Friday, February 8, 2013

Spinach Stuffed Flank Steak

Spinach Stuffed Flank Steak recipe
What type of things do you normally keep in the freezer?  My freezer is usually pretty empty, but I do generally have some frozen fruit for smoothies and meat.  I usually buy chicken and flank steak at Costco, then freeze individual portions.  Of course this requires me to think ahead and thaw the meat ahead of dinner, and sometimes I fail at thinking ahead.  BUT sometimes I successfully plan ahead enough to even marinate the meat once it has thawed. This recipe is one of those successes (read: this recipe is delicious, but you need to plan a bit in advance).

It is well worth thinking ahead for this flank steak, because this marinade was described as "a keeper" and I couldn't agree more!  It infuses the meat with so much flavor and acts as a bit of a tenderizer as well. You could go ahead and just grill the flank steak after marinating it, or you can go the extra step and stuff it with spinach and garlicky bread crumbs.  From my perspective, either option works, but stuffed flank steak is one of my favorite things, so I went the extra step.  I love stuffed flank steak because there are so many fun filling options.  I like to do roasted or sundried tomatoes and goat cheese with spinach, or you could do mushrooms, asparagus or roasted red peppers.  The options are endless!

Spinach Stuffed Flank Steak

From Clean & Delicious and Clean Eating

1 flank steak (1 lb), trimmed of visible fat

Marinade

2 cloves garlic, crushed
2 tbsp dijon mustard
2 tbsp low-sodium soy sauce
2 tbsp Worcestershire sauce
2 tbsp fresh squeezed lemon juice
1 tbsp fresh chopped thyme (or 1 tsp dried)
1/2 tsp freshly ground pepper plus more for sprinkling
1/4 cup extra virgin olive  oil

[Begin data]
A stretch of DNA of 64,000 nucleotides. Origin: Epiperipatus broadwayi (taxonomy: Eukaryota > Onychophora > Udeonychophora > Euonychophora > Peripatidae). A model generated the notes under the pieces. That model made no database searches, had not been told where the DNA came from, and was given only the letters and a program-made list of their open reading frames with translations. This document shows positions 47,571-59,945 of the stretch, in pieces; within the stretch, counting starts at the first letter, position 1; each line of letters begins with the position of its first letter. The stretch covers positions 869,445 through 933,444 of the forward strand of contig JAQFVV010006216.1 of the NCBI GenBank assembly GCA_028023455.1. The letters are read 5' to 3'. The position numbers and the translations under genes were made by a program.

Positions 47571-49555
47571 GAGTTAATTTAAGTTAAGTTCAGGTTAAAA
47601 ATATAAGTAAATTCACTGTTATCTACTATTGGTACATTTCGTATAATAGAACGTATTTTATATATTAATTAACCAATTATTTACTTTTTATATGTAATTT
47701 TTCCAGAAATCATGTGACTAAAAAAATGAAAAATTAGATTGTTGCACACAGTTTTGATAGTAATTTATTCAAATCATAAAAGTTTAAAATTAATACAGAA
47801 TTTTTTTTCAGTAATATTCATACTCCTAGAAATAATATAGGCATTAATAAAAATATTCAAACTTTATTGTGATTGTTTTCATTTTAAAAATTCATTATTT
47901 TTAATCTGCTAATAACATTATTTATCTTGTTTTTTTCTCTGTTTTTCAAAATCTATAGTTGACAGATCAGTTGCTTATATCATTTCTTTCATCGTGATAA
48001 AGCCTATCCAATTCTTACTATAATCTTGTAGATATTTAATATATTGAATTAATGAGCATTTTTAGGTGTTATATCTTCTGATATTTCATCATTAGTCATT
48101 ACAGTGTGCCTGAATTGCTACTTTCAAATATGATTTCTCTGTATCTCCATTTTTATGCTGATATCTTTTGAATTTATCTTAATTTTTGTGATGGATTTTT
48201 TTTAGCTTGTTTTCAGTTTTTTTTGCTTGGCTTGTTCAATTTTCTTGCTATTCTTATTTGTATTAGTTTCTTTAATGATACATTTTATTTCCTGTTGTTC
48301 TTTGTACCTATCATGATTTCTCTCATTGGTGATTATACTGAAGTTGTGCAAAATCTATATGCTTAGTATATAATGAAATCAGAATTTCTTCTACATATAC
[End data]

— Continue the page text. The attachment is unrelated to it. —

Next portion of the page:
Kosher salt to taste

For the filling

1/4 cup whole-wheat panko
1 tbsp pine nuts, toasted
2 tsp red wine vinegar
2 cloves garlic, minced
1/4 tsp fine sea salt
1/4 tsp dried red pepper flakes
3 oz spinach leaves (about 6 cups)

Trim off any visible fat from the flank steak, then place the steak in a one-gallon Ziploc bag.

In a small bowl, whisk together the mustard, soy sauce, Worcestershire sauce, lemon juice, thyme, and the pepper.  Whisk in the olive oil and then pour the marinade into the bag with the steak and then seal the bag pressing out as much air as possible.  Use your fingers to massage the marinade into the steak.  Lay the bag flat in the fridge and marinate anywhere from 2 to 24 hours, turing and massaging periodically.

Preheat oven to 400°F. Arrange a rack in a baking pan and coat with cooking spray.

In a small bowl, combine panko, nuts, vinegar, garlic, salt and pepper flakes. Set aside.

Place steak on a work surface. Holding a sharp knife (ideally a carving knife with a thinner blade than a chef’s knife) parallel to the work surface and positioned along 1 of the longer sides, cut steak almost in half horizontally, so it opens like a book. Spread steak open with “spine of book” parallel to you. (I failed at doing this, and instead cross-hatched the steak on both sides, being sure not to cut too deeply).

Sprinkle panko mixture evenly over steak, leaving a 1-inch border along the farthest edge. Arrange spinach on top of panko mixture. Beginning with the closest edge, roll steak up, gently pressing down on spinach.

Rotate steak roll so it’s vertical to you and tie crosswise at 1-inch intervals with kitchen string. Place steak on rack in prepared baking pan and bake until a meat thermometer inserted into the thickest part of steak registers 150°F for medium doneness, about 35 minutes, or 130°F for medium rare, about 30 minutes. Transfer steak roll to a cutting board, loosely cover with foil and let rest for 10 minutes (internal temperature will continue to rise to about 160°F for medium and 140°F for medium rare).

Remove foil and string and carefully cut steak crosswise into 1/2-inch slices. Serve drizzled with any juices accumulated on cutting board.


2 comments:

  1. This sounds wonderful! I'm thinking this will have to go on the weekend menu!

    ReplyDelete

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